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Author Topic: Elitism in Ham Radio and Further Thoughts.  (Read 17683 times)

gil

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Elitism in Ham Radio and Further Thoughts.
« on: August 07, 2012, 12:59:24 AM »
New preppers should be aware that, besides Ham Radio being a great hobby and potentially life-saving in an emergency situation, they might come across an elitist mentality that does a great disservice to the Ham community. I am new to Ham Radio, though not new to radio or electronics. I will have my license soon enough, with Morse code. I am taking my time, it might be two months, it might be a year. I respect regulations. I've built my own radio from a pile of components and circuit boards. Yet, I have been refused access to a couple Yahoo groups because I was not a Ham yet. From reading many Ham forums, I also get the clear impression that some Hams feel like having passed a test most ten-year-olds can pass is something to feel special about. You know the type.. A-personality, middle-aged, out of shape, who craves attention and thinks a call sign pin, orange vest and walkie talkie will bring them status and better self-esteem. Unfortunately, these people are an active group in Ham events. I just hope they don't teach their values and attitude along with their radio knowledge.

This forum will not be like that. I will make sure of it. Everyone with a good attitude is welcome here, and we'll help you out.

Hopefully we will set-up a communications network for large-area disaster preparedness and information sharing. You won't need an orange vest or strobe lights on your car, and there will be no reporting to any three or four-letter-word organizations. You won't have to pay for classes to be able to help your community if you want to. It isn't that I don't think these organizations won't try to help in a disaster, but I have doubts. When it hits the fan, we have to think of our families and friends. I couldn't be a first responder and leave the people I love most to go help some strangers. My hat is off to those who can do that, but it isn't for me.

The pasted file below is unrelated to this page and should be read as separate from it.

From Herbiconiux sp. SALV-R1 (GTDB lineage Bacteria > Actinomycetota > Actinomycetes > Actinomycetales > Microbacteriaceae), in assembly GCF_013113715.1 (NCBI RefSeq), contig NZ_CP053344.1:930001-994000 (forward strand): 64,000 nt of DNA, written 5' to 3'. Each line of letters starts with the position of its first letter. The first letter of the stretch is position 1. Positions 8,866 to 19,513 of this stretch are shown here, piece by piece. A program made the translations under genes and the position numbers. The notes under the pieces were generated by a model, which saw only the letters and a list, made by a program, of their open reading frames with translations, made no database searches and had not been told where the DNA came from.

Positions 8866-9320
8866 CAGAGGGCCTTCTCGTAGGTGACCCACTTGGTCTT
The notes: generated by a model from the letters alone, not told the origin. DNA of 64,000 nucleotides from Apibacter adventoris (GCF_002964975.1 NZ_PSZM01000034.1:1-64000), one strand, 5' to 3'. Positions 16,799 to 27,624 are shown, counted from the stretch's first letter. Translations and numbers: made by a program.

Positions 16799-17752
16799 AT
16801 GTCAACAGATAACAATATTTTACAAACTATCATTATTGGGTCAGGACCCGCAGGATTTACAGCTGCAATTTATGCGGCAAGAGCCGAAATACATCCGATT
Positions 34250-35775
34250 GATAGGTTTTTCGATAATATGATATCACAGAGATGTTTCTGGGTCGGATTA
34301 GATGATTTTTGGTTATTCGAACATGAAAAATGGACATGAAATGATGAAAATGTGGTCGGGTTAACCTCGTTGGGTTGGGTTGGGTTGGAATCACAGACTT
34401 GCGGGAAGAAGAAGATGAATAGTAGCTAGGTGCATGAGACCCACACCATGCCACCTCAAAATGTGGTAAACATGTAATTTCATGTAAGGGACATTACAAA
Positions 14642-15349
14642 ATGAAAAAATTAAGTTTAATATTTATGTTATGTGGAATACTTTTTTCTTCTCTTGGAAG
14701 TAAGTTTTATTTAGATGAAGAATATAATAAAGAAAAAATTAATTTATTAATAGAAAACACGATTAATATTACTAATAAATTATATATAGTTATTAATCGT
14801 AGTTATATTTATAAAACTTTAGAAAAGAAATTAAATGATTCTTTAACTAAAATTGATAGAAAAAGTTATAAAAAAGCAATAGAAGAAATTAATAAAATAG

Have you guys seen the movie or read David Brin's novel "The Postman?" Kevin Costner plays the postman. He isn't really a postman, but in a post-apocalyptic America, he finds a postman's jacket and uses it to his advantage to gain access to communities along his way. He does however start to carry mail and his work ends up being pivotal in the rebuilding of the country. Good book by the way, and the movie is pretty well done. I think radio would fill that role after a nationwide disaster. That is why it is important that every prepper community has the means to communicate.

Take care,

Gil.
« Last Edit: September 05, 2012, 01:36:32 AM by gil »

rah

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Re: Elitism in Ham Radio and Further Thoughts.
« Reply #1 on: August 07, 2012, 09:45:07 PM »
 :) +1 for you Gil, well said.  :)
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Todd

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Re: Elitism in Ham Radio and Further Thoughts.
« Reply #2 on: August 07, 2012, 09:49:29 PM »
For me, short and sweet, I agree with Gil.

Scott

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Re: Elitism in Ham Radio and Further Thoughts.
« Reply #3 on: September 01, 2012, 11:23:03 PM »
I think I take offense.

While it's true that a lot of ham radio operators are elitists, to paint all of us with that broad of a brush is just ignorant, and deprives you of the opportunity to share from the considerable experience of people who have been there / done that on the air, multiple modes, multiple bands, wide range of operating conditions and environments, vast equipment knowledge, etc. that the non-snooty hams have to offer.

I'm the Assistant Section Emergency Coordinator in my ARES section and I can tell you that, at least in Ohio, ham elitism is very, very rare amongst the ARES crowd.  Your mileage may vary elsewhere, but Ohio ARES hams are the leanest, sharpest, most cooperative, highest morale and "inclusive" (instead of exclusive) hams on the scene.